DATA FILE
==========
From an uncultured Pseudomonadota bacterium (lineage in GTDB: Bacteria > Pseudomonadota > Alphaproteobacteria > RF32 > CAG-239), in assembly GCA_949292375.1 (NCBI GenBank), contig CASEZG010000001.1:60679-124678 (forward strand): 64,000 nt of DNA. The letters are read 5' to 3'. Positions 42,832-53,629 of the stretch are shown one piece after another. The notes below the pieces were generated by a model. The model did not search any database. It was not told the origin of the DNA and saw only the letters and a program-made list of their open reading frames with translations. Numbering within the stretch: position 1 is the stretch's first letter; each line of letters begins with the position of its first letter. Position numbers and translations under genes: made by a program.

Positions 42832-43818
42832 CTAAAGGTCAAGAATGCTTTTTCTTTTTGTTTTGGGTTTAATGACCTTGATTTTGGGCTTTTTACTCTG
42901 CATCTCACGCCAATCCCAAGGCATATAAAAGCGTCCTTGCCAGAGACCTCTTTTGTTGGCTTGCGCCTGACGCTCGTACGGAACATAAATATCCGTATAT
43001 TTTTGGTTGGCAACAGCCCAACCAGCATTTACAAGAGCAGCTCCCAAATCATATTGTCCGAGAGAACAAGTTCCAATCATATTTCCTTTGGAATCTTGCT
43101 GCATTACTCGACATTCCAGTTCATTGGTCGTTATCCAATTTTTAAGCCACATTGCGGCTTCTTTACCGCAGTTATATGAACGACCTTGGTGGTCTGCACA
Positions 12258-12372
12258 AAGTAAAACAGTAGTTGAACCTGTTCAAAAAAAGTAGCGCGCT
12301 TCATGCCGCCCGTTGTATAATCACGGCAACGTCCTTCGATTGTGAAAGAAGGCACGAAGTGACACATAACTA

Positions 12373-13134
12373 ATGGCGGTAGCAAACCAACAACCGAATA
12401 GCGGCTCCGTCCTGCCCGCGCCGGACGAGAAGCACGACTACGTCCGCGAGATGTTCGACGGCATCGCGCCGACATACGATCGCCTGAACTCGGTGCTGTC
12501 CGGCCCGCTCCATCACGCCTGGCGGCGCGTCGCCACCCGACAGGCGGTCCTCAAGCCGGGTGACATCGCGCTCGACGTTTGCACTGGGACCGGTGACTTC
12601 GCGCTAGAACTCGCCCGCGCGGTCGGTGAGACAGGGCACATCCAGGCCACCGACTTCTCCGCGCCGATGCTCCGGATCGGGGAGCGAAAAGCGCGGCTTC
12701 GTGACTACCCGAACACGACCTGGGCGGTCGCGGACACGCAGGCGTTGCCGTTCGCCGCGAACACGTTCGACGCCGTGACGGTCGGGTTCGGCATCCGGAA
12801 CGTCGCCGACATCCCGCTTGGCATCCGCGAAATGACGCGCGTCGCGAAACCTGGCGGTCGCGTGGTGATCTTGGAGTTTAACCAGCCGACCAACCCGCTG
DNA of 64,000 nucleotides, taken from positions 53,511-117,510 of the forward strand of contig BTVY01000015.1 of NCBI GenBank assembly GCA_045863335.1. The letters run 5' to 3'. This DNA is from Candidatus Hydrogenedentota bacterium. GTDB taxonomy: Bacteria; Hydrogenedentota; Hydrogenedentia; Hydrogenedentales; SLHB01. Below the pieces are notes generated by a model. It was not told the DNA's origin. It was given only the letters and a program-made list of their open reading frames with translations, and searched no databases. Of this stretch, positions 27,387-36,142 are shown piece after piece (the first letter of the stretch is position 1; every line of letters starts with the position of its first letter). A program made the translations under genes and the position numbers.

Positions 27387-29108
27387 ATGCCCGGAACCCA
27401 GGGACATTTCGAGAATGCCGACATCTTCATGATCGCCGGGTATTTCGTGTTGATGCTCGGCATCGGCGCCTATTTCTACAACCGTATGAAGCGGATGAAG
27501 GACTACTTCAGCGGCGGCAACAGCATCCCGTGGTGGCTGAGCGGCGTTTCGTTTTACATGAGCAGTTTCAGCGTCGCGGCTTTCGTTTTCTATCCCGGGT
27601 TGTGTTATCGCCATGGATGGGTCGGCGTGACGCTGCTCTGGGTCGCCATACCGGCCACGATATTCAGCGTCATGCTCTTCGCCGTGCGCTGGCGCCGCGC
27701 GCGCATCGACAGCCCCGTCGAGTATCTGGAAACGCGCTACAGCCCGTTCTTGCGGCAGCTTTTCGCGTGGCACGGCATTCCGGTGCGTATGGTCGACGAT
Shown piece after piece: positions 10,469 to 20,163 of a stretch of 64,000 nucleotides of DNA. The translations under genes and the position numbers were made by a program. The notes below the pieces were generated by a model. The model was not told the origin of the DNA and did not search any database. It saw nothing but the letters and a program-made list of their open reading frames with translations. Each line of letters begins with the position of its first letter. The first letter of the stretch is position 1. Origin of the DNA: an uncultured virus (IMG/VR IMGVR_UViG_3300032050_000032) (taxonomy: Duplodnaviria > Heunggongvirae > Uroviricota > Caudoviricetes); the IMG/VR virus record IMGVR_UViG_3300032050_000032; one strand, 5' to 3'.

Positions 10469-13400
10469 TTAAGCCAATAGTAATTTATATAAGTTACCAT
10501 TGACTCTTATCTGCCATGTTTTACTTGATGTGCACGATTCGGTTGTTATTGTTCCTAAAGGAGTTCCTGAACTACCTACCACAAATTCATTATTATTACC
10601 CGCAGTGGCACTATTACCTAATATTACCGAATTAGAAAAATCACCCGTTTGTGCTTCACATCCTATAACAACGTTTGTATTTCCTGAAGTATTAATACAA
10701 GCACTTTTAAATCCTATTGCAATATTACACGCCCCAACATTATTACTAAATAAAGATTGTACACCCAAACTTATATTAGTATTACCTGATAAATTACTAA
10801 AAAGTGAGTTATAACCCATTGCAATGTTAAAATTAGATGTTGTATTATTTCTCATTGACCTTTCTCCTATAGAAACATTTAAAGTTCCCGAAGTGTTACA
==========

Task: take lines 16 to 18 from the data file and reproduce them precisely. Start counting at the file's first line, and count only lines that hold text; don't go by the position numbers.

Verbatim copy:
12801 CGTCGCCGACATCCCGCTTGGCATCCGCGAAATGACGCGCGTCGCGAAACCTGGCGGTCGCGTGGTGATCTTGGAGTTTAACCAGCCGACCAACCCGCTG
DNA of 64,000 nucleotides, taken from positions 53,511-117,510 of the forward strand of contig BTVY01000015.1 of NCBI GenBank assembly GCA_045863335.1. The letters run 5' to 3'. This DNA is from Candidatus Hydrogenedentota bacterium. GTDB taxonomy: Bacteria; Hydrogenedentota; Hydrogenedentia; Hydrogenedentales; SLHB01. Below the pieces are notes generated by a model. It was not told the DNA's origin. It was given only the letters and a program-made list of their open reading frames with translations, and searched no databases. Of this stretch, positions 27,387-36,142 are shown piece after piece (the first letter of the stretch is position 1; every line of letters starts with the position of its first letter). A program made the translations under genes and the position numbers.

Positions 27387-29108